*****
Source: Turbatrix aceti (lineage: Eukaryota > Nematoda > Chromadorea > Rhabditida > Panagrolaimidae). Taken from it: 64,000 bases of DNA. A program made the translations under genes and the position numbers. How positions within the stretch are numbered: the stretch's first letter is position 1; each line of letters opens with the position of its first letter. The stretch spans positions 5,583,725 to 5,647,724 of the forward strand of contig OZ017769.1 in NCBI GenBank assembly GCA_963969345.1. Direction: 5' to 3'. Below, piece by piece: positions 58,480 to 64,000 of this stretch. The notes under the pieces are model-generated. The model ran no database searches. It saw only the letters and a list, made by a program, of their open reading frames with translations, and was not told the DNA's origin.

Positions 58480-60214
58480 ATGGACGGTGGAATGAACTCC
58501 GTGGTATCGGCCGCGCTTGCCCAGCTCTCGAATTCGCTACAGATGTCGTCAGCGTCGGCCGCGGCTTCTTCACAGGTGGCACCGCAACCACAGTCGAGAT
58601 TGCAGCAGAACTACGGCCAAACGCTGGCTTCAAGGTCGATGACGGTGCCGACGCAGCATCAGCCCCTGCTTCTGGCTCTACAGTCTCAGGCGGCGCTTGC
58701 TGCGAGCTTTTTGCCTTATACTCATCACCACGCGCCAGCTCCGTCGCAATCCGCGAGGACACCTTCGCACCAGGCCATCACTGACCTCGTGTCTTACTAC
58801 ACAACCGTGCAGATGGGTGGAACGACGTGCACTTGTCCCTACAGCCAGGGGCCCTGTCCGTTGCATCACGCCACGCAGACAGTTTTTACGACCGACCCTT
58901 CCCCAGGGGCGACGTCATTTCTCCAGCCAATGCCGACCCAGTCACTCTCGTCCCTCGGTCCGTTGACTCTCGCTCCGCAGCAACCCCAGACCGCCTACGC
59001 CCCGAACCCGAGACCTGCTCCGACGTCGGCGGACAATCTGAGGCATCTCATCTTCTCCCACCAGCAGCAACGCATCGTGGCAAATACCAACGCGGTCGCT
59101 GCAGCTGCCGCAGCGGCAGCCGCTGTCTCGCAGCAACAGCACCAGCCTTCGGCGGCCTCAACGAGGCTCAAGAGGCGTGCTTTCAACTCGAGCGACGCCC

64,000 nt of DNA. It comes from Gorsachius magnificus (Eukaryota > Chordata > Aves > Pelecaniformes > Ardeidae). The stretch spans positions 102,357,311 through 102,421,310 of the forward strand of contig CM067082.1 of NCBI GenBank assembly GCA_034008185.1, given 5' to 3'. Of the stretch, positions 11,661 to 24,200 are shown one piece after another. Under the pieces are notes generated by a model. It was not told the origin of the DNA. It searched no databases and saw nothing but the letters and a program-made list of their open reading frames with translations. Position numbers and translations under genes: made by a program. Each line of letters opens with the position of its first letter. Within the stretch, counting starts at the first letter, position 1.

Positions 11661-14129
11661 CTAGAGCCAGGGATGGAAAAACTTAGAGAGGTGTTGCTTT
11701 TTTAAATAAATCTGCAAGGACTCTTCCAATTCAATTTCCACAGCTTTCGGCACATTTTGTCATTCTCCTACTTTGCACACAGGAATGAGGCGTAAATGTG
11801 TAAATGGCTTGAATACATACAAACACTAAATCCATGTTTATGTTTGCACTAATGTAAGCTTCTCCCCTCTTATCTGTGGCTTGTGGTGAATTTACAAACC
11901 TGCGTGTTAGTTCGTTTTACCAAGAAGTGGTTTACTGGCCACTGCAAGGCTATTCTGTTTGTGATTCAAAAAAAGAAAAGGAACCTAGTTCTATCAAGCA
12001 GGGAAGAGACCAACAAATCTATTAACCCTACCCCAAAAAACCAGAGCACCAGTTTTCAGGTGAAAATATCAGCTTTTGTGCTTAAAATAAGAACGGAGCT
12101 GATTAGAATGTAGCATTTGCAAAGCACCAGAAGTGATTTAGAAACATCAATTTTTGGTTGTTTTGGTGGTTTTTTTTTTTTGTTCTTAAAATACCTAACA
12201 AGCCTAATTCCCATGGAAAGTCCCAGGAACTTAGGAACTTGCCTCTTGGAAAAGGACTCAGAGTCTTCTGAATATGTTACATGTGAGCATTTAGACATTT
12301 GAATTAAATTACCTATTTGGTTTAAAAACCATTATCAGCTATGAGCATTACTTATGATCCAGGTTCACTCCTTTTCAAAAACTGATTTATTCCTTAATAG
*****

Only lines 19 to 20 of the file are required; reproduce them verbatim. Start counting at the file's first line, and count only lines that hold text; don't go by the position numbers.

12201 AGCCTAATTCCCATGGAAAGTCCCAGGAACTTAGGAACTTGCCTCTTGGAAAAGGACTCAGAGTCTTCTGAATATGTTACATGTGAGCATTTAGACATTT
12301 GAATTAAATTACCTATTTGGTTTAAAAACCATTATCAGCTATGAGCATTACTTATGATCCAGGTTCACTCCTTTTCAAAAACTGATTTATTCCTTAATAG